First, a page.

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          THE COUNT
          • India on Thursday reported 18,819 Covid cases and 39 fatalities. The cumulative caseload is 4,34,52,164 (1,04,555 active cases) and 5,25,116 fatalities
          • Worldwide: Over 546 million cases and over 6.33 million fatalities.
          • Vaccination in India: Over 1.97 billion doses. Worldwide: Over 11.73 billion doses.
          TODAY’S TAKE
          Covid-19 fattens up our body’s cells to fuel its viral takeover
          Covid-19 fattens up our body’s cells to fuel its viral takeover
          • SARS-CoV-2, the virus behind the pandemic, undertakes a massive takeover of the body’s fat-processing system, creating cellular storehouses of fat that empower the virus to hijack our molecular machinery and cause disease, claims a new study.
          • Working on this line of thought, a team of scientists from Oregon Health & Science University (OHSU) and the Department of Energy’s Pacific Northwest National Laboratory used weight-loss drugs and other fat-targeting compounds to try to stop the virus.
          • Cut off from its fatty fuel, the virus stopped replicating within 48 hours, finds the study published in Nature Communications. This was true for all the variants tested – Alpha, Beta, Gamma and Delta.
          • The team studied the effect of the virus on more than 400 lipids in two different human cell lines. They found a massive shift in lipid levels, with some fats increasing as much as 64-fold.
          • In one cell line, nearly 80% of fats were altered by the virus while in the other one, levels of slightly more than half were changed.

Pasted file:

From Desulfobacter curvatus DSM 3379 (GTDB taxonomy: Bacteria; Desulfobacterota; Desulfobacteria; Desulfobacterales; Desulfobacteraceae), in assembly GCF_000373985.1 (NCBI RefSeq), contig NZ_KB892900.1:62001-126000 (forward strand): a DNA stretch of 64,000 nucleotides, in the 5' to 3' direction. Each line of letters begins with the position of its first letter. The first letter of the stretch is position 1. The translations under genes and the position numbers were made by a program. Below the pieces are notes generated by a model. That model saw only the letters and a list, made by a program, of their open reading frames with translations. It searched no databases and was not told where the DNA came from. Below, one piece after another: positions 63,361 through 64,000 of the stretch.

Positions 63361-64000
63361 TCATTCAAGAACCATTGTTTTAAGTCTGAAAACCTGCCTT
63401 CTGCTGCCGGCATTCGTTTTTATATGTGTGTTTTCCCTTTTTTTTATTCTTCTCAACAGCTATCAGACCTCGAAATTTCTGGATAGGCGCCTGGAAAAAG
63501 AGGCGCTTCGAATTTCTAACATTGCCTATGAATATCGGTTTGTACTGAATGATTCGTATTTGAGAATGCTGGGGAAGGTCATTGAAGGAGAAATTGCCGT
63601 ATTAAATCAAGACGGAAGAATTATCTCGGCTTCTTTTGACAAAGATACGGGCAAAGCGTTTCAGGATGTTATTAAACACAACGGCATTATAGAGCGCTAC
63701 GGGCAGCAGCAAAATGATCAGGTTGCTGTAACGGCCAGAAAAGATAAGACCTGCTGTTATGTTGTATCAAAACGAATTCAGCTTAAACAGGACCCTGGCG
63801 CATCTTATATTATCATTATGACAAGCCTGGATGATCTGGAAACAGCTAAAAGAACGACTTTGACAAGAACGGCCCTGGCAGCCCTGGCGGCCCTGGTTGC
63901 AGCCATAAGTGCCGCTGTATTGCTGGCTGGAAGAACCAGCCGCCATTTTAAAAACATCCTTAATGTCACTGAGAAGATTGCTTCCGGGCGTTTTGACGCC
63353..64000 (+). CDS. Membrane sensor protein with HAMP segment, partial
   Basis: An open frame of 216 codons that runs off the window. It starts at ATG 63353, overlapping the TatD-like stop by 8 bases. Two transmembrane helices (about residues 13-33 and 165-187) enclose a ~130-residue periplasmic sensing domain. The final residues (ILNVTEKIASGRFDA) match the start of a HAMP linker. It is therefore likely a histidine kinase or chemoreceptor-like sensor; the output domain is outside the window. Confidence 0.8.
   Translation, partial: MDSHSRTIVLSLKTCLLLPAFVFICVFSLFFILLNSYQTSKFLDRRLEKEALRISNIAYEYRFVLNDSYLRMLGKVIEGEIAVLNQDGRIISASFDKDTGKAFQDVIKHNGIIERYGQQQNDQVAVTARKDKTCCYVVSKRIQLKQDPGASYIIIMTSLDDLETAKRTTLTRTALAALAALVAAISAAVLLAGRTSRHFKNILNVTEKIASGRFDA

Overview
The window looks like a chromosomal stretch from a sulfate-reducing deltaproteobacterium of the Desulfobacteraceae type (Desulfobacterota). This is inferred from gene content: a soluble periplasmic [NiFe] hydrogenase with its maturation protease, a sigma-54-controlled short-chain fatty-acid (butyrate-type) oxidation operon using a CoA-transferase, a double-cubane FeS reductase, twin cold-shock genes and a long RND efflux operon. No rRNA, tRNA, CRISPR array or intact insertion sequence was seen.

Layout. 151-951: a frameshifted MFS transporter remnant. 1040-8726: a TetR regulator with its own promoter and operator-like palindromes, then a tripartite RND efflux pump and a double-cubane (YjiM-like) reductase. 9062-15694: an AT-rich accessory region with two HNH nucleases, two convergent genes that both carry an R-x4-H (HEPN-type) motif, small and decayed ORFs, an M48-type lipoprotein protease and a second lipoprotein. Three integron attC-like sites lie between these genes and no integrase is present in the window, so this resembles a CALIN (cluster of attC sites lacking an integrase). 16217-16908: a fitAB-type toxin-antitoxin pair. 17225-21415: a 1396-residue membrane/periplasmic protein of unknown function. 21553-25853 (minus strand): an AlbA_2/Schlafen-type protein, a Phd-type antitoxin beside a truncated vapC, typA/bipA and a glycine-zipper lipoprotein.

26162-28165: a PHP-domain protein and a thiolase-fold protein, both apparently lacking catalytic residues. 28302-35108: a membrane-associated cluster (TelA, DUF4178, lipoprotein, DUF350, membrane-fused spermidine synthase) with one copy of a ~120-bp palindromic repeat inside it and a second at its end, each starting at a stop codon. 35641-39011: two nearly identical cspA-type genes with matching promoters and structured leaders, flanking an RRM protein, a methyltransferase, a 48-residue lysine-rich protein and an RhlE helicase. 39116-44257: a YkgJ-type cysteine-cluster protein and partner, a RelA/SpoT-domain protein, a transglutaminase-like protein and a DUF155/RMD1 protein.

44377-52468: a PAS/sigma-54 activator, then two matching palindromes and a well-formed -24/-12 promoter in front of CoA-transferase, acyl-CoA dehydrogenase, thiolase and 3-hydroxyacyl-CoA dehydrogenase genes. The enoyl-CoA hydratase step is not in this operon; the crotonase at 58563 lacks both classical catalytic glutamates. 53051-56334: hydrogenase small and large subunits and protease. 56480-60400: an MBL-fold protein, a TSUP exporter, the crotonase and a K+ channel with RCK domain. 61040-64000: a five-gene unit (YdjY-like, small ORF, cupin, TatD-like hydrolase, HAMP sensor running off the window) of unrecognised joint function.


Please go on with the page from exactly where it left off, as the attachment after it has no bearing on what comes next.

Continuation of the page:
• The lipids affected most were triglycerides, which are crucial for our health, allowing us to store energy and maintain healthy membranes in our cells.
          • ”As the virus replicates, it needs a continuous supply of energy and more triglycerides could provide that energy in the form of fatty acids but it is unknown exactly how the virus uses these lipids to its advantage," says Fikadu Tafesse, a co-author of the study.
          • The team also found that SARS-CoV-2 doesn't simply boost the number of triglycerides in our cells. It also changes much of our fat-processing system, changing the body's ability to use fat as fuel. However, they caution that much more research remains to see if such compounds hold promise for people diagnosed with Covid.
          Scientists take another step towards decoding MIS-C
          Scientists take another step towards decoding MIS-C
          • One of the more serious, potentially fatal, manifestations of Covid-19 in children is Multisystem Inflammatory Syndrome (MIS-C). This condition requires admission to the intensive care unit (ICU) in around 60% of cases.
          • What is it: In MIS-C, different parts of the body can become inflamed, including the heart, lungs, kidneys, brain, skin, eyes or gastrointestinal organs. The factors associated with the appearance of MIS-C beyond the presence of the virus are still unknown.
          • But scientists from the Josep Carreras Leukemia Research Institute and the Bellvitge Biomedical Research Institute (IDIBELL) say they have now identified an epigenetic signature associated with the development of MIS-C.
          • The study: The signature has been named EPIMISC in a study recently published in eClinicalMedicine journal that is under The Lancet’s umbrella brand.
          • Peripheral blood samples were recruited from 43 confirmed MIS-C patients. In addition, 69 Covid-negative paediatric samples and 15 Covid-positive paediatric samples without MIS-C were used as controls.
          • The findings: “We found that MIS-C is characterised by a specific deregulation of epigenetic cellular programming that leads to a landscape of hyperinflammation that can damage tissues,” says Manel Esteller, a co-author of the study.
          • The researchers hypothesise that pharmacological inhibition of the CUL2 gene, a mediator of inflammation, could be useful for MIS-C patients since it is known to protect against hyperinflammatory responses.
          • “The described epigenetic signature could also provide new targets for more specific therapies for the disorder,” adds the study.
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          Written by: Rakesh Rai, Sushmita Choudhury, Jayanta Kalita, Prabhash K Dutta
          Research: Rajesh Sharma